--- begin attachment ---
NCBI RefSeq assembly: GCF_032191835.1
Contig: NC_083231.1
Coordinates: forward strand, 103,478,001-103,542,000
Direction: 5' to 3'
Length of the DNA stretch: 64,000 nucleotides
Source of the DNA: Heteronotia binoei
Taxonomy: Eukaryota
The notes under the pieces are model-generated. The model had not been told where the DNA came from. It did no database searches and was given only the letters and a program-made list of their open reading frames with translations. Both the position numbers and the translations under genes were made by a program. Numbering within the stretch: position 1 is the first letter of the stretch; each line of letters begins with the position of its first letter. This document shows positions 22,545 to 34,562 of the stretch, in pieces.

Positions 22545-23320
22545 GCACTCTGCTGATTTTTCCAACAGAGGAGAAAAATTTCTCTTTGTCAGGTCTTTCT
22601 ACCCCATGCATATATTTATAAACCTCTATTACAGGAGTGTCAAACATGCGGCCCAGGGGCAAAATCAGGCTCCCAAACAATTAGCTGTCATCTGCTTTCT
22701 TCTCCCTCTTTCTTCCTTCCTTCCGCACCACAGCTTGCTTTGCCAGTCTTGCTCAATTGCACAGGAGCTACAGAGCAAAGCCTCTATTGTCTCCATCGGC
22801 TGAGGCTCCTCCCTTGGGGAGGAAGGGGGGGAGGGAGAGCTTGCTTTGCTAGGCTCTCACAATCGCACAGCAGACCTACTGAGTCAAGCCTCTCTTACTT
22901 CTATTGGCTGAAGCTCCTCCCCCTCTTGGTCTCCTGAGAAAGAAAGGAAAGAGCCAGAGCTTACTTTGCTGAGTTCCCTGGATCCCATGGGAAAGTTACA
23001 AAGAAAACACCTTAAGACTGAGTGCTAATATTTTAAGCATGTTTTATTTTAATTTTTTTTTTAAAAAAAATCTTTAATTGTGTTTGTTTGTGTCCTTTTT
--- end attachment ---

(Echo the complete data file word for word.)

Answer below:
NCBI RefSeq assembly: GCF_032191835.1
Contig: NC_083231.1
Coordinates: forward strand, 103,478,001-103,542,000
Direction: 5' to 3'
Length of the DNA stretch: 64,000 nucleotides
Source of the DNA: Heteronotia binoei
Taxonomy: Eukaryota
The notes under the pieces are model-generated. The model had not been told where the DNA came from. It did no database searches and was given only the letters and a program-made list of their open reading frames with translations. Both the position numbers and the translations under genes were made by a program. Numbering within the stretch: position 1 is the first letter of the stretch; each line of letters begins with the position of its first letter. This document shows positions 22,545 to 34,562 of the stretch, in pieces.

Positions 22545-23320
22545 GCACTCTGCTGATTTTTCCAACAGAGGAGAAAAATTTCTCTTTGTCAGGTCTTTCT
22601 ACCCCATGCATATATTTATAAACCTCTATTACAGGAGTGTCAAACATGCGGCCCAGGGGCAAAATCAGGCTCCCAAACAATTAGCTGTCATCTGCTTTCT
22701 TCTCCCTCTTTCTTCCTTCCTTCCGCACCACAGCTTGCTTTGCCAGTCTTGCTCAATTGCACAGGAGCTACAGAGCAAAGCCTCTATTGTCTCCATCGGC
22801 TGAGGCTCCTCCCTTGGGGAGGAAGGGGGGGAGGGAGAGCTTGCTTTGCTAGGCTCTCACAATCGCACAGCAGACCTACTGAGTCAAGCCTCTCTTACTT
22901 CTATTGGCTGAAGCTCCTCCCCCTCTTGGTCTCCTGAGAAAGAAAGGAAAGAGCCAGAGCTTACTTTGCTGAGTTCCCTGGATCCCATGGGAAAGTTACA
23001 AAGAAAACACCTTAAGACTGAGTGCTAATATTTTAAGCATGTTTTATTTTAATTTTTTTTTTAAAAAAAATCTTTAATTGTGTTTGTTTGTGTCCTTTTT